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Headlines, July 17, 2019

The Korean daily media headlines and humor

Wednesday July 17, 2019

Round-up of important news from major Korean dailies and from international media today

The Korea Post media (www.koreapost.com) in English, (www.koreapost.co.kr) in Korean.

U.S. looks forward to resuming talks with N.K. despite Pyongyang's warning: State Department

The United States looks forward to resuming talks with North Korea, the State Department said Tuesday, after Pyongyang warned that the prospect of talks would be affected if the U.S. goes ahead with a military exercise with South Korea. The North's foreign ministry issued the warning Tuesday, arguing that the "19-2 Dong Maeng" exercise, slated for around August, runs counter to the commitment that U.S. President Donald Trump made when he held a surprise meeting with North Korean leader Kim Jong-un on June 30.

N. Korean envoy seems alive despite report of execution: S. Korea's spy agency

A North Korean nuclear negotiator, reported to have been executed as punishment for the failed summit in Hanoi with the United States, appears to be alive, South Korea's state intelligence agency told lawmakers here Tuesday. Citing multiple sources, a Seoul-based newspaper reported in late May that the negotiator, Kim Hyok-chol, had been executed by gunshot in a purge by North Korean leader Kim Jong-un of some officials involved in preparations for his Hanoi meeting with U.S. President Donald Trump in late February.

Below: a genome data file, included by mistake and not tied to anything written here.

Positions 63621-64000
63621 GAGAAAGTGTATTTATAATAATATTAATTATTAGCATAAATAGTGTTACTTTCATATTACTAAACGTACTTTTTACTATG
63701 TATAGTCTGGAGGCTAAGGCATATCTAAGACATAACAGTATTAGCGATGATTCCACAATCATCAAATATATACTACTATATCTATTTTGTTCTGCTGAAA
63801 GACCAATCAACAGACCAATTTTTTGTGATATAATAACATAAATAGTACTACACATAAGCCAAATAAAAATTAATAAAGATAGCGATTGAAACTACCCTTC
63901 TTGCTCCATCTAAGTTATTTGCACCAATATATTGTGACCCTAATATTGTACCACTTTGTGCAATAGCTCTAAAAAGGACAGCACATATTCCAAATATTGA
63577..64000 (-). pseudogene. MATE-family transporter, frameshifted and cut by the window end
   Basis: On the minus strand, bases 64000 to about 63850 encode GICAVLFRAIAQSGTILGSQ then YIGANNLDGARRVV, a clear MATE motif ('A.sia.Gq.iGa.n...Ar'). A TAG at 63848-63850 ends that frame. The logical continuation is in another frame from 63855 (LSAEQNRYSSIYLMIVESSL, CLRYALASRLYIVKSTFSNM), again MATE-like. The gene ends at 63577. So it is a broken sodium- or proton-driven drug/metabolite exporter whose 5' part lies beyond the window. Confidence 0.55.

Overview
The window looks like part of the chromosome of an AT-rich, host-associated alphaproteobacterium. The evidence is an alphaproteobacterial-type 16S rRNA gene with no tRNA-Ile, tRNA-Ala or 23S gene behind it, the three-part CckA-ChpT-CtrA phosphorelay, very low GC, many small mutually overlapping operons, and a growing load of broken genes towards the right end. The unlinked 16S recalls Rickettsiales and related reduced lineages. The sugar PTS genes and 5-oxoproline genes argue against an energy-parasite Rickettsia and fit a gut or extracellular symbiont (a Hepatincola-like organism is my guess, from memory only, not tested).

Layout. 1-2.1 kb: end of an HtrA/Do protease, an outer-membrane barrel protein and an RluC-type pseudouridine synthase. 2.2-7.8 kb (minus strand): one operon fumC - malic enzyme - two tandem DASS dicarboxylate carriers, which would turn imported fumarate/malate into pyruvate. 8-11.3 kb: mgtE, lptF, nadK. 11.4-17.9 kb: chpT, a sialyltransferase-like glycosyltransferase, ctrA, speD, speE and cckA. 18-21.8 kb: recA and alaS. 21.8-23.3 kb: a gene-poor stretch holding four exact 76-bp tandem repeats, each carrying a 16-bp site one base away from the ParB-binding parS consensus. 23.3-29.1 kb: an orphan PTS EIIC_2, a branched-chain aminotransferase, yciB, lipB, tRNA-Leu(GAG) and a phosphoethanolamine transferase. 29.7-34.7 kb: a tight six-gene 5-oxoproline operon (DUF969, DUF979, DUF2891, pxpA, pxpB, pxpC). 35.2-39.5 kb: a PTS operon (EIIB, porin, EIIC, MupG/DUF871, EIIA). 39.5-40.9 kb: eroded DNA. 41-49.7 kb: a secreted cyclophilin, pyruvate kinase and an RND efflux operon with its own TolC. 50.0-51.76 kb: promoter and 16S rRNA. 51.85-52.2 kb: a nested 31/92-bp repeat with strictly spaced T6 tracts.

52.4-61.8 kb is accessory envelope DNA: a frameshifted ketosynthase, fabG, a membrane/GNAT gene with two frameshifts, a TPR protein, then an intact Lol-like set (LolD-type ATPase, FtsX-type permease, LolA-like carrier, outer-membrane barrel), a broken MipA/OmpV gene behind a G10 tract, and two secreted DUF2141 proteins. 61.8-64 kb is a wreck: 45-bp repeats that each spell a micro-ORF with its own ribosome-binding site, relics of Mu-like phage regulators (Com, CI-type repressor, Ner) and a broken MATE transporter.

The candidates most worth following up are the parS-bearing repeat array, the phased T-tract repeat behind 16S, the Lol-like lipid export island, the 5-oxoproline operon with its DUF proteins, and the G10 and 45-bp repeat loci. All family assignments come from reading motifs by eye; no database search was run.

Pentagon: S. Korea, U.S. preparing for joint exercise despite N.K.'s warning

South Korea and the United States are preparing to stage a joint military exercise this fall, the Pentagon said Tuesday, after North Korea warned the drill will affect the prospects of working-level nuclear talks between the two countries. The North's foreign ministry issued the warning Tuesday, arguing that the "19-2 Dong Maeng" exercise, slated for around August, runs counter to the commitment that U.S. President Donald Trump made when he held a surprise meeting with North Korean leader Kim Jong-un on June 30.

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KBS (http://world.kbs.co.kr/english/news/)

Trump: US Has Made Progress with N. Korea, Time is 'Not of Essence'